Oh, I guess that would make me me pretty much right then…
The excellent Erc Lai at ComputerWorld is reporting that JTC1 has accepted Ecma’s responses to the recent contradiction review, and that matters are proceding to the next phase of the voting as normal. It is worthwhile reading these responses, for people interested in openness or getting the other side to the story. (The rest of the post is based on the assumption that his report is correct.)
I think I can speak a little more frankly now. I didn’t want to inflame the situation before. I think certain stakeholders quite cynically or gleefully inflamed passions and expectations unnecessarily by utterly inflating the importance and urgency of the contradiction phase. I mentioned in my blog my opinion that contradiction will mean something quite limited and specific, that consistency with previous practice is a guide to what to expect, that a 30 day review really is only intended to catch the broad problems that could be found by a quick skim not detailed technical issues, that detailed technical issues get dealt with by the six month review, that JTC1 would not take on economic or political arguments, and that the whole process is geared towards resolving issues (win-win) not win-lose. The big vote is the
FDIS national ballot
What we don’t see from these stakeholders is “Oh I guess we were quite wrong on what a contradiction is; oops.” Instead, we are starting to see a shoot-the-piano player reaction; will we now see attacks on the individual officers, on the secretariat, on the ISO procedures, blame on everything except the bad advice? I see somone lamenting “Have we no standard for standards?” but that is what the JTC Directives are. I think they will now have to whip up emotions that the process is flawed, so that their true believers won’t start thinking “oh, perhaps there are two sides to this story” or even “oh, perhaps being anti-MS and pro-ODF does not require me to be anti-ISO OpenXML”.
The thing is that the contradiction review is actually a small formality to prevent wasting time and to escalate certain problems to JTC1, not THE ONLY CHANCE TO STOP THE MONSTER! The focus of the process is first to get issues raised, ascertain that Ecma has responses that indicate the matter can move forward using the normal process, and then to get to the more detailed technical review stage.
So the Ecma spec is now at the “Draft International Standard” stage (DIS).
In five months time, as I understand it, there will be a ballot of the national bodies that are P-members of SC34 (participating members, rather than observers). In ISO procedure, there are votes for “abstain”, “yes”, “no” and “no with comments”. I expect that OpenXML will have a lot of “No with comments”, which happens sometimes. These comments give all the technical (and perhaps IPR) issues that have been found that are showstoppers, together with other misc comments.
After this ballot, we all wait two or three months. This gives everyone time to draw their breaths, gird their loins, examine each other’s positions, and prepare responses. Then there a ballot resolution meeting, at which all the issues are dealt with; the meeting may respond with a fix to the DIS, or with a comment that this is an issue for further study and enhancement, or they may to decline to fix the problem, or they may say that it is not a problem in their opinion. Then
Ecma The FDIS then gets sent around to the national bodies, and a vote is taken after 30 days. So we are talking, 1 month admin review (contradiction) + 1 month (Ecma response) + 5 months (detail review) + 2month (collection) + 2 months (resolution) + 1 month (pre-vote). A Fast Track standard with any controversy actually has about 13 months of review time before the final vote minimum! Now contrast this with the panic from the “30 days is too short” crowd. I cannot believe the instigators didn’t know better: even a fast-track procedure is lengthy, open and serious.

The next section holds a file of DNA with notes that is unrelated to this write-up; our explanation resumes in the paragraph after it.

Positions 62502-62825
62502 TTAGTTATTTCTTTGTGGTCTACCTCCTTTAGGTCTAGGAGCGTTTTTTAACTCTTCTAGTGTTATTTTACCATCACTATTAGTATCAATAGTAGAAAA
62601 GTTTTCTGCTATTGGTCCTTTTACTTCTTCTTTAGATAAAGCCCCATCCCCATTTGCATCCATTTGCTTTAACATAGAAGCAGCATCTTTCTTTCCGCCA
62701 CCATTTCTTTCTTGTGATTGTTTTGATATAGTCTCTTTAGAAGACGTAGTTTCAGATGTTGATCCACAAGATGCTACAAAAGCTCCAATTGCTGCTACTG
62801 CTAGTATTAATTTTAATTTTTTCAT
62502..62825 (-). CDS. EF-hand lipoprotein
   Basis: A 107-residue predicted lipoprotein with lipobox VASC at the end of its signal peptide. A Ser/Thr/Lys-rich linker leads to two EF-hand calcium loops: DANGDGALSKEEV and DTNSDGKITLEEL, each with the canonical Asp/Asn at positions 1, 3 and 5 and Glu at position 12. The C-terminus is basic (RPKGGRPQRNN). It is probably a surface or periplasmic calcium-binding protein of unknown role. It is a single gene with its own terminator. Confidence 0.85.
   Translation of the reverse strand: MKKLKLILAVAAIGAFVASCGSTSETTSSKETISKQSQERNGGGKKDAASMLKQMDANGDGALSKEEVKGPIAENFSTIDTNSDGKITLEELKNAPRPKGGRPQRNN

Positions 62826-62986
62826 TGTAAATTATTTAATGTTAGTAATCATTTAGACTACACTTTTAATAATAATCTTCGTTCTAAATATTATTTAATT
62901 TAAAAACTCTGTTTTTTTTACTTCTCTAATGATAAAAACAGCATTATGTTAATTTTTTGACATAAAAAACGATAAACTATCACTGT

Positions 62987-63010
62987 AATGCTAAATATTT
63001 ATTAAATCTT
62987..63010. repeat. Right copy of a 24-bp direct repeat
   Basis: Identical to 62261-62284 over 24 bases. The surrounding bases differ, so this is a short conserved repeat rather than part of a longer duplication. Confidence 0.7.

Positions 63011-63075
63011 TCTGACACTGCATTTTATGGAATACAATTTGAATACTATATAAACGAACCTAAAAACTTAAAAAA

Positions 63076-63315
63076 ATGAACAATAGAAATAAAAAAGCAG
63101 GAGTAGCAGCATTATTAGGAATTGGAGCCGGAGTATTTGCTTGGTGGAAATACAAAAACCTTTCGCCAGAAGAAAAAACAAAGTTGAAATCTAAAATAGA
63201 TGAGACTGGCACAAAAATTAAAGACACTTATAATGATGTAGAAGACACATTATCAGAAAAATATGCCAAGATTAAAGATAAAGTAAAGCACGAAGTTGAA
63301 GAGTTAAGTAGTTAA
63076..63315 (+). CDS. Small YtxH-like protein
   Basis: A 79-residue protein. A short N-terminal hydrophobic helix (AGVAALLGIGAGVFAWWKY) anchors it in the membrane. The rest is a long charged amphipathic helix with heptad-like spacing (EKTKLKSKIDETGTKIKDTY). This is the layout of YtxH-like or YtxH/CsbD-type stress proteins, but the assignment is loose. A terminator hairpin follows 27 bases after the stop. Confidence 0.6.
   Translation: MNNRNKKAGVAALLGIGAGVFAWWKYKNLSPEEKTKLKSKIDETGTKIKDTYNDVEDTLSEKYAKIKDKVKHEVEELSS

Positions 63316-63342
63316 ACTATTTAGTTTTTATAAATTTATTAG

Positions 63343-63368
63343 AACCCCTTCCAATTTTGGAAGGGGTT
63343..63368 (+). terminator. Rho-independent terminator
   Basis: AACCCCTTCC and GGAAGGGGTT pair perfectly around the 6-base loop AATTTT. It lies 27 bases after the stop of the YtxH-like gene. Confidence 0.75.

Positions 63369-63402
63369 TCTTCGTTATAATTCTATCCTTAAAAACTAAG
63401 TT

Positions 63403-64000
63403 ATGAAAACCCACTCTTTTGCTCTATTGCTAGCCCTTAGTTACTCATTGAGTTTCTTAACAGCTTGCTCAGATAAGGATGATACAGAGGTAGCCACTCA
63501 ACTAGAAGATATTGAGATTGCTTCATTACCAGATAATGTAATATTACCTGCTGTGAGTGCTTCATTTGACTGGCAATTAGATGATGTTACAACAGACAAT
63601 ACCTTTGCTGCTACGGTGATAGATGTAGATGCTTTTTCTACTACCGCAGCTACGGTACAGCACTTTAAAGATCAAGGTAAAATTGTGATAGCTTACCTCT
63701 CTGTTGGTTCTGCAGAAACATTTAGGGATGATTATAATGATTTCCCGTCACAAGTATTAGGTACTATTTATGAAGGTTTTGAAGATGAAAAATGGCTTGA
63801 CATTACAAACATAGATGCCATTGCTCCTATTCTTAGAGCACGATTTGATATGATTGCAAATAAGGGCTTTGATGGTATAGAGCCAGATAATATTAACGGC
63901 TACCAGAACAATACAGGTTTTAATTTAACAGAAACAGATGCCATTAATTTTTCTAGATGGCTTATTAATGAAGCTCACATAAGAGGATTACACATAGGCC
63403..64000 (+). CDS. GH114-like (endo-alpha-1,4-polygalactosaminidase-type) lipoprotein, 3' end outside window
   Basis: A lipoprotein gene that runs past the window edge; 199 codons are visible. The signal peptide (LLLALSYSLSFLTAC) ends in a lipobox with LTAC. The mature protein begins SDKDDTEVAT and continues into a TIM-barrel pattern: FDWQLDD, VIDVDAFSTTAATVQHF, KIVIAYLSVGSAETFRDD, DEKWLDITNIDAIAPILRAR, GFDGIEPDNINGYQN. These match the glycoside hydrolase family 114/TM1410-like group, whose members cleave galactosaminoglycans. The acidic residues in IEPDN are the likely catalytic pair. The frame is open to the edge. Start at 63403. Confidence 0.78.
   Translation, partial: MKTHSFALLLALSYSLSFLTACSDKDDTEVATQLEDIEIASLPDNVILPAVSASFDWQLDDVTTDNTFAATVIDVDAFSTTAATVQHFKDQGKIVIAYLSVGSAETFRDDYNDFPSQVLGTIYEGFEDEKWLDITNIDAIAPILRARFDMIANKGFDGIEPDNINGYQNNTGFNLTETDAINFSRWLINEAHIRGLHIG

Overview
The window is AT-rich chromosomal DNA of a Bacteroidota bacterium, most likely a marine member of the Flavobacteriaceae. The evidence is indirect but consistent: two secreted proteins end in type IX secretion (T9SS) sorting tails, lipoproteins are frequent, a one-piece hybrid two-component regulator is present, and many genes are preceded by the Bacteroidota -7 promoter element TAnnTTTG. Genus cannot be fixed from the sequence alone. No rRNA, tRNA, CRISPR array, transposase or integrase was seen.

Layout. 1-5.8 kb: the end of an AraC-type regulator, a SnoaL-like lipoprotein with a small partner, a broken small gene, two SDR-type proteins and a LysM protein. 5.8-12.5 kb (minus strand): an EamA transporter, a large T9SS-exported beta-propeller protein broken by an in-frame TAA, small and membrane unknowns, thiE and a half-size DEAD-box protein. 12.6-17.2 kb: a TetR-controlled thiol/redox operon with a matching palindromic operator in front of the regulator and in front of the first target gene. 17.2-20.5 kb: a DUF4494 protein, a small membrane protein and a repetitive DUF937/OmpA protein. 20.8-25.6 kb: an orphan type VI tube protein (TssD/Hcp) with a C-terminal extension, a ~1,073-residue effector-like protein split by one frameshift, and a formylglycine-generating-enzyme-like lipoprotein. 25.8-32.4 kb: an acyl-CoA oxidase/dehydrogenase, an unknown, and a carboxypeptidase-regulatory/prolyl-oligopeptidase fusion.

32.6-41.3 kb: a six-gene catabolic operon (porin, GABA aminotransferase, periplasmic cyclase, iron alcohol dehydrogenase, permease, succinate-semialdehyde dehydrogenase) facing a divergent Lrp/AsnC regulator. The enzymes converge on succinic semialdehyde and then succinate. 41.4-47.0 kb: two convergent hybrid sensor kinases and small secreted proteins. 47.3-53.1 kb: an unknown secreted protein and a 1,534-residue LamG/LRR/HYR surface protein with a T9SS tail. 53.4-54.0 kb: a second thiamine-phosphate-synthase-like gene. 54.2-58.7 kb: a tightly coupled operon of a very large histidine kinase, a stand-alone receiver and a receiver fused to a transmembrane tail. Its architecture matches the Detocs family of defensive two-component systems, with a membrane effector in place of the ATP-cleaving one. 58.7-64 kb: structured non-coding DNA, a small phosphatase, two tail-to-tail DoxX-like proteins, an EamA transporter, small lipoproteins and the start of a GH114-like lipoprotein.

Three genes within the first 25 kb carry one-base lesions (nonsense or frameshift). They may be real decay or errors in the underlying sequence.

So does that mean that NZ, Canada, Singapore, Kenya, and so on were wrong to raise their issues? Not at all. It is good to have all the issues on the table, and opinions can legitimately differ, especially in the absense of explicit guidelines or precedent on what contradictions are. I expect that the JTC1 secretariat and the ITTF would have a very limited class of issues that would come into their perview, and that otherwise they would punt to the normal mechanism. Indeed, as was the case with Australia, it is good that they pass on the various comments earlier rather than later, so that they can be responded to.
What is important to realize is that even though JTC1 may have found that Ecma’s responses to the contradiction issues are satisfactory enough to let matters proceed, it does not mean that therefore the issues themselves go away. It is not JTC1s job to make technical decisions but procedural ones, is one way to put it. I expect that some of the issues will be re-put at the DIS ballot, some will have been answered by the Ecma response already, and there will probably be some more. The DIS ballot resolution process looks like being a long and difficult job, but it will make the claims that OpenXML had no input from an open process fairly untenable; probably ODF should have had the same amount of scrutiny.
For people interested in ISO procedure, there is a little summary of Fast Track Procedure prepared by or for Jim Mason (SC34 chairman) and Ken Holman (SC34 secretary), which I have been relying on. SC34 is the ISO/IEC JTC1 committee that looks after Document Description and Processing Languages, and you might know them from such standards as SGML, Topic Map, RELAX NG, Schematron, and from participants over the years such as Charles Goldfarb, James Clark, Murata Makoto, Sharon Adler, Anders Berglund, Patrick Durusau, Martin Bryan, Yushi Komachi, Jon Bosak, Elliot Kimber, and so on.